Neoptolemus

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In Greek mythology, Neoptolemus, also Neoptólemos or Pyrrhus, was the son of the warrior Achilles and the princess Deidamea. Achilles' mother foretold many years before Achilles birth that there would be a great war. She saw that her only son was to die if he fought in the war. She sought a place for him to avoid fighting in the Trojan War, due to a prophecy of his death in the conflict. She disguised him as a woman in the court of Lycomedes, the King of Scyros. During that time, he had an affair with the princess, Deidamea, who then gave birth to Neoptolemus. Neoptolemus was originally called Pyrrhus, because the female version of that name, Pyrrha, had been taken by his father while disguised as a woman.

Nine years later in the war, after the death of Achilles and Ajax the Great and no signs of victory for the Greeks, the Greeks captured the Trojan seer, Helenus, and forced him to tell them under what conditions could they take Troy. Helenus revealed to them that they could defeat Troy if they could acquire the poisonous arrows of Heracles (then in Philoctetes' possession); steal the Palladium (which led to the building of the famous wooden horse of Troy); and put Achilles' son in the war.

In response to the prophecy, the Greeks took steps to retrieve the arrows of Heracles and bring Neoptolemus to Troy. Odysseus was sent to retrieve Neoptolemus from Scyros. The two then went to Lemnos to retrieve Philoctetes. Years earlier, on the way to Troy, Philoctetes was bitten by a snake on Chryse. Agamemnon had advised that he be left behind because the wound was festering and smelled bad. This retrieval is the plot of Philoctetes, a play by Sophocles.

Like his father Achilles, a barbaric warrior who had only shown mercy to Priam because the gods demanded it, Neoptolemus was savage and cruel. After the war, he killed Priam, Eurypylus, Polyxena, Polites and Astyanax, among others, enslaved Helenus and forced Andromache to become his concubine. The ghost of Achilles appeared to the survivors of the war, demanding Polyxena, the Trojan princess, be sacrificed before anybody could leave. Neoptolemus did so. Neoptolemus also sacrificed her father, Priam, to Zeus.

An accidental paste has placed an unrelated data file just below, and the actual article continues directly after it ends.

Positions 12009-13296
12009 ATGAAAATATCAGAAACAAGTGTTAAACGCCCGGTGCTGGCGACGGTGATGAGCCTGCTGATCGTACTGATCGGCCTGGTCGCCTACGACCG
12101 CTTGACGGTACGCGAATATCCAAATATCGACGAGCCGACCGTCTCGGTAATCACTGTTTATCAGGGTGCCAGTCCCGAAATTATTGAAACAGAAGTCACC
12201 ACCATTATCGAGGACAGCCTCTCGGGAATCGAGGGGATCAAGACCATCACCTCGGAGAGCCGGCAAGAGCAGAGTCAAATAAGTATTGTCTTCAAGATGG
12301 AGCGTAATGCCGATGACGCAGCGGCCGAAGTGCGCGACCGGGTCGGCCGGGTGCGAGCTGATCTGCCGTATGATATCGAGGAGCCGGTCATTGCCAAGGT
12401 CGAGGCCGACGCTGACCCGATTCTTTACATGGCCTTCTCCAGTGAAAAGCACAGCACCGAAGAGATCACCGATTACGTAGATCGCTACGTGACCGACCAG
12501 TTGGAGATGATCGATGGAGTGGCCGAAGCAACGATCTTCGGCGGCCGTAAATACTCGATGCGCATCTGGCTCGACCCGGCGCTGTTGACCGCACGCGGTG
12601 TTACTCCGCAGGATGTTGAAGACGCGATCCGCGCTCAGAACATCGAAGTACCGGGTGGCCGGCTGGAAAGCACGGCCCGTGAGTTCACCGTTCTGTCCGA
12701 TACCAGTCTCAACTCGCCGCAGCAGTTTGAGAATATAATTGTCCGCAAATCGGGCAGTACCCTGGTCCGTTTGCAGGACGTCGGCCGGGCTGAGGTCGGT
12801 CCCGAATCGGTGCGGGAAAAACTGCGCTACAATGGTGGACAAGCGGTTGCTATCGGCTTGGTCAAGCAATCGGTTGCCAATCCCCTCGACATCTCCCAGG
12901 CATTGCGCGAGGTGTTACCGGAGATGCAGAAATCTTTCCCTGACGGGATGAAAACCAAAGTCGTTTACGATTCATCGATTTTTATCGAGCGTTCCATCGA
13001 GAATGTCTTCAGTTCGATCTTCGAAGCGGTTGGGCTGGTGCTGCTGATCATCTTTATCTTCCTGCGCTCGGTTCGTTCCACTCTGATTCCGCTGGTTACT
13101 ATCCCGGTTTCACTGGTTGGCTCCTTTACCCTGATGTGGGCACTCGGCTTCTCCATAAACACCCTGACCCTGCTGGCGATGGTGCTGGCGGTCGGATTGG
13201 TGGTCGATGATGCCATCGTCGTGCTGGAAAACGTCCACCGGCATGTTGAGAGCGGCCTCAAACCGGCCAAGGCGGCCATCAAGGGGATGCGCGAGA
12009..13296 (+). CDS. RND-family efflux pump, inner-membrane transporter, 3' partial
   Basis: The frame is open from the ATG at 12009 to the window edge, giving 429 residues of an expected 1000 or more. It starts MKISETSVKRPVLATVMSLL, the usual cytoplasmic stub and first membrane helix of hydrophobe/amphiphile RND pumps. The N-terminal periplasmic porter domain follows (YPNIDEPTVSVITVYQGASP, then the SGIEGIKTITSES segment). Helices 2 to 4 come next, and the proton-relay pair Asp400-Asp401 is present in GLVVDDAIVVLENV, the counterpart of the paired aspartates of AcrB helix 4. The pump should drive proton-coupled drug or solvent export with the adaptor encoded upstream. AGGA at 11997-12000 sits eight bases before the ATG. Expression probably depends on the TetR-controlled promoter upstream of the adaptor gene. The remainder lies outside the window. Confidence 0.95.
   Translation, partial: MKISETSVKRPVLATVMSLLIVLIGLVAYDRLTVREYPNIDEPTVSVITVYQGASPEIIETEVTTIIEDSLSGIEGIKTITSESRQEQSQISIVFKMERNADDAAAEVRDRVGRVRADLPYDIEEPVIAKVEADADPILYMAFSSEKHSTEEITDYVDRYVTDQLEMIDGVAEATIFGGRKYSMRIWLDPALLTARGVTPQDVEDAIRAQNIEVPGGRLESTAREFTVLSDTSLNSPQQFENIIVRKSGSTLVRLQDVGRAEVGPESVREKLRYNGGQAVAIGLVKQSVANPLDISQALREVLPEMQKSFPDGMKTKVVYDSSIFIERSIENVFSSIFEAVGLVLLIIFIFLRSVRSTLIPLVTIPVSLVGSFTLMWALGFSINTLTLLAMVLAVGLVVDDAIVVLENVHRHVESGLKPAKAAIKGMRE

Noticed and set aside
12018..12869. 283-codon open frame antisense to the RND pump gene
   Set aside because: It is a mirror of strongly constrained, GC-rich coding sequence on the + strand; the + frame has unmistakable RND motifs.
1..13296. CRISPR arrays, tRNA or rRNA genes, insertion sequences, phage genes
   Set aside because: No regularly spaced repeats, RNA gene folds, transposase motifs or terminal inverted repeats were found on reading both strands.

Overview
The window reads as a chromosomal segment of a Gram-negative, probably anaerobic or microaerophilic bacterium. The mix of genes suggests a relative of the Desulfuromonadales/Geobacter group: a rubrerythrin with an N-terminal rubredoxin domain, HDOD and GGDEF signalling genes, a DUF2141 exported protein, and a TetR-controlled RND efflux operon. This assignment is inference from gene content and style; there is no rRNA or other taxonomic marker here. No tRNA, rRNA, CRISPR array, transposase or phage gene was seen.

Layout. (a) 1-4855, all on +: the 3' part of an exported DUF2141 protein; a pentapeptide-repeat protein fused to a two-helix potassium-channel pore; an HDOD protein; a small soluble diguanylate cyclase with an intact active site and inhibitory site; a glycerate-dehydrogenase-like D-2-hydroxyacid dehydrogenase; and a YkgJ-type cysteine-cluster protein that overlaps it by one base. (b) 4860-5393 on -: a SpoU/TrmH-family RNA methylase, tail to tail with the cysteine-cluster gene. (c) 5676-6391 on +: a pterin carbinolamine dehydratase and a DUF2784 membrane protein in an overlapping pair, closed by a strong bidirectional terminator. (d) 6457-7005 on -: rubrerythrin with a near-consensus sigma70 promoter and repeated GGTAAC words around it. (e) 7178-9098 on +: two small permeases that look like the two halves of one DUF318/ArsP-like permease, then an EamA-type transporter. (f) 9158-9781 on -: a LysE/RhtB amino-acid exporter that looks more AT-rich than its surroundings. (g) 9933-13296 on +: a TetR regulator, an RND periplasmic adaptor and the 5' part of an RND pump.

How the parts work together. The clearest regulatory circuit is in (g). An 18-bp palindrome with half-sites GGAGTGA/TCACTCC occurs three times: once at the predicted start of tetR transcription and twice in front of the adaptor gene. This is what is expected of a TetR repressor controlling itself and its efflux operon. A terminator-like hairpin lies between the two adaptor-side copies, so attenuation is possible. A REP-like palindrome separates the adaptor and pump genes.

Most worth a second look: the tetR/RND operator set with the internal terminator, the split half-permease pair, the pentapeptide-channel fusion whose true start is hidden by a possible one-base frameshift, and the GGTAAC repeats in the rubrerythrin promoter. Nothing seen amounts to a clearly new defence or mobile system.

With Andromache, Helenus and Phoenix, Neoptolemus sailed to the Epirot Islands and then became the king of Epirus. With the enslaved Andromache, Neoptolemus was the father of Molossus and ancestor of Olympias, the mother of Alexander the Great.

Although Neoptolemus is often depicted as being cruel and savage, the play 'Philoctetes' by Sophocles shows him being a much kinder man, who honours his promises and shows remorse when he is made to trick Philoctetes.

Two accounts deal with Neoptolemus' death. He was either killed after he attempted to take Hermione from Orestes as her father Menelaus promised, or after he denounced Apollo, the murderer of his father. In the first case, he was killed by Orestes. In the second, revenge was taken by the Delphian priests of Apollo.

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Neoptolemus

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